Air- Judge lets American Airlines limit pension payouts, OKs new pilot contract- The Dallas Morning News

Posted: December 20, 2012 in Uncategorized

December 19, 2012

NEW YORK — U.S. Bankruptcy Judge Sean Lane allowed American Airlines Inc. on Wednesday to eliminate a key option on its pension plan, then approved the carrier’s new contract with the Allied Pilots Association.

He also granted the airline six more weeks to file its plan of reorganization with the court.

The contract approval means that American has new labor deals in place with all nine of its bargaining units.

Stephen Karotkin, American bankruptcy attorney, called the new pilot contract a “very, very important milestone’ in the bankruptcy case, and the elimination of the lump-sum pension option was “very, very important” to the successful completion of its financial reorganization.

The airline can now eliminate an option that allowed some retiring pilots to take their defined-benefit pensions as one upfront lump sum. Instead, they’ll have to take their retirement funds as a lifetime annuity.

American had argued that keeping the lump sum raised the possibility that an unacceptably high number of pilots would retire, causing severe operational problems as it trained replacements and hired new pilots.

In agreeing with American, Lane overruled the objections of “Supplement B” pilots — those hired before Nov. 1, 1983 — that they had an unbreakable promise that their benefits would never be reduced, including the right to take their pensions as a lump sum.

American had originally threatened to terminate the pensions and turn them over to the Pension Benefit Guaranty Corp. because of the lump-sum option. With Lane’s ruling Wednesday, American will no longer attempt to void the plans.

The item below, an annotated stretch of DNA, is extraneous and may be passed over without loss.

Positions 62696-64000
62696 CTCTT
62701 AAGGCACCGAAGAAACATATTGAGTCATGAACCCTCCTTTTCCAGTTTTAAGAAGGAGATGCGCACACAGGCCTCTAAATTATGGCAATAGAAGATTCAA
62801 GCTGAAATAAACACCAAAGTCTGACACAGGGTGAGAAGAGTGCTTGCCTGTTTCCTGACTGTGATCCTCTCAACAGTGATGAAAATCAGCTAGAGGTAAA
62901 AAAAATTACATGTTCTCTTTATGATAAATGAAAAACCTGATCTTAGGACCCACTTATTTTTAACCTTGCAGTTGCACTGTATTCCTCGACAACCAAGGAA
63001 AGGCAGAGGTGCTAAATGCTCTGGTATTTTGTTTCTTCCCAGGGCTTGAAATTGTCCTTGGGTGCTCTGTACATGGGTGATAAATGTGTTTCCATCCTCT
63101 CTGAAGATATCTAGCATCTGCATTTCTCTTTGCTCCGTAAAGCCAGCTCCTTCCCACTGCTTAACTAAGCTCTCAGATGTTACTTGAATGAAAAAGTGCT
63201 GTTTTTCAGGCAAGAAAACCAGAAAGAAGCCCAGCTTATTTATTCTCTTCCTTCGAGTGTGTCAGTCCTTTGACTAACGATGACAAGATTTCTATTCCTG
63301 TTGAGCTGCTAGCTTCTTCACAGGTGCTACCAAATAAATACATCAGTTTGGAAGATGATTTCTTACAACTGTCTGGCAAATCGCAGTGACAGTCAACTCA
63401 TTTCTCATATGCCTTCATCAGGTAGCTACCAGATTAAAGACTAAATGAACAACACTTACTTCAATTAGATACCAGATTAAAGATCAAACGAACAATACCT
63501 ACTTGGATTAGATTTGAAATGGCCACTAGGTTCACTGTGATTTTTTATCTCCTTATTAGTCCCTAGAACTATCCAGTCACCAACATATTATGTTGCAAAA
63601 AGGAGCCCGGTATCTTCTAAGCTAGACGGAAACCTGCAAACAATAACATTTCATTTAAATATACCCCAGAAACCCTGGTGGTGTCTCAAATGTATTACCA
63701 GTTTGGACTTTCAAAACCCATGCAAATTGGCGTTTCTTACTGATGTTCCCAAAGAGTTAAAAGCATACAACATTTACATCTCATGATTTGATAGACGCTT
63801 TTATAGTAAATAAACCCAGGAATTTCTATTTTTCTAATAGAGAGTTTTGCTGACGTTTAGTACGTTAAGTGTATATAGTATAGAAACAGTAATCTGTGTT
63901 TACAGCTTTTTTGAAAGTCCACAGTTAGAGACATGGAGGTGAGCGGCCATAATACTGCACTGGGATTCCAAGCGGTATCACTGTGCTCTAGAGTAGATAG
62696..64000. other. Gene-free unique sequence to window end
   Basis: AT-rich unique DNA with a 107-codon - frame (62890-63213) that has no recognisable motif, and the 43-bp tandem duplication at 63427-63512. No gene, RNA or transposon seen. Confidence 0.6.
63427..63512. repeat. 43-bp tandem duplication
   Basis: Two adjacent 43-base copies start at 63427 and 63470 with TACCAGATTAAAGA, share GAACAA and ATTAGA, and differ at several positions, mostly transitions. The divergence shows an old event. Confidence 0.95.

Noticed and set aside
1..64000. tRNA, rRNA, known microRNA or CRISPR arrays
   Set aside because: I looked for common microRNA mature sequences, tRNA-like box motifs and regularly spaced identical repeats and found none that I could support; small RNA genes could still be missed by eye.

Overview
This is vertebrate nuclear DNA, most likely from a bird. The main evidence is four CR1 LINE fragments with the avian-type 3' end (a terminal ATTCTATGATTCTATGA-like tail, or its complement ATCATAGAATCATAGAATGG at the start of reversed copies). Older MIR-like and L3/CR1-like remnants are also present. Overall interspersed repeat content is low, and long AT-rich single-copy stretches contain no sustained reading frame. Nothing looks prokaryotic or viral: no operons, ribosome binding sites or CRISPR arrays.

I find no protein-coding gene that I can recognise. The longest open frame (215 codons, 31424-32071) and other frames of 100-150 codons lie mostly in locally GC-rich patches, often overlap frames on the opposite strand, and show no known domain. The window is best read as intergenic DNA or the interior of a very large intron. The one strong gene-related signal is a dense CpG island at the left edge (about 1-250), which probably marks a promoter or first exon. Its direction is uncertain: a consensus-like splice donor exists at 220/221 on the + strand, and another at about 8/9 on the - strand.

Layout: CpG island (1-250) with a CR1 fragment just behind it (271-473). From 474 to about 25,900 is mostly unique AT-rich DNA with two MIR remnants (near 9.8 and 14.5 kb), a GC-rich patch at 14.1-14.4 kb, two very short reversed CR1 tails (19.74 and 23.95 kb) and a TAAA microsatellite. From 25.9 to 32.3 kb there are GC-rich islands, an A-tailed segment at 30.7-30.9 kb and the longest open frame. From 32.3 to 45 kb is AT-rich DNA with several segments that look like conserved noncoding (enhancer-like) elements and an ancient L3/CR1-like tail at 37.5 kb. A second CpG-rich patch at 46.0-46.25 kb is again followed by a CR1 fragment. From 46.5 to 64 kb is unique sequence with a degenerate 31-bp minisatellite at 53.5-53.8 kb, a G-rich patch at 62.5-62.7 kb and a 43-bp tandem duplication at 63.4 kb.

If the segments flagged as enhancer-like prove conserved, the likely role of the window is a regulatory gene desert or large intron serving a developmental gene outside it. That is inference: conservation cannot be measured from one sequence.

Lane’s approval of the new six-year collective bargaining agreement with the Allied Pilots Association came over the objection of former Trans World Airlines pilots and the Supplement B pilots.

The group of ex-TWA pilots opposes the new contract’s provisions on what will happen to the St. Louis-based TWA pilots when American, as expected, closes the pilot base in the city.

A contract supplement in 2001, Supplement CC, had set up protections at the St. Louis base for the ex-TWA pilots and addressed how the TWA pilots would be blended in with the APA seniority list.

The contract ratified Dec. 7 by American pilots would submit the question of what happens to those pilots’ seniority to a three-person panel of arbitrators.

Those supplements were in the previous contract, abrogated by American after Lane gave his permission to let American toss out the old agreement.

Lane said that his role was not to decide grievances. More important, he told the warring parties that the supplements were no longer in effect when the contract that contained them was abrogated.

At Wednesday’s hearing, the judge also granted American and its unsecured creditors an extra six weeks to submit a plan of reorganization.

It is still uncertain whether that plan ultimately will provide for American to emerge from bankruptcy independently or merged with US Airways or another airline.

American had requested the extra six weeks to give the company time to fully consider “strategic alternatives.”

Jack Butler, lead counsel for the unsecured creditors committee, said he expects those deliberations to be completed in the first quarter of 2013.

The parties now have the exclusive right, to March 11, to propose a plan of reorganization, and to May 10 to solicit acceptances from creditors.

The extension was the fourth since the case began Nov. 29, 2011.

Butler was headed to Charlotte, N.C., after the New York hearing adjourned shortly before 2 p.m. Wednesday. Butler, US Airways chairman and CEO Doug Parker and president Scott Kirby were to meet with leaders of the US Airline Pilots Association, the union that represents US Airways pilots, about a possible agreement on a merger with American.

USAPA, US Airways, American and Allied Pilots Association negotiators have been meeting since the two unions signed a nondisclosure agreement and were allowed into confidential merger discussions last week.

“These discussions are aimed at crafting a memorandum of understanding that would serve as an interim agreement while a merger is undertaken,” APA told members in a hotline Wednesday.


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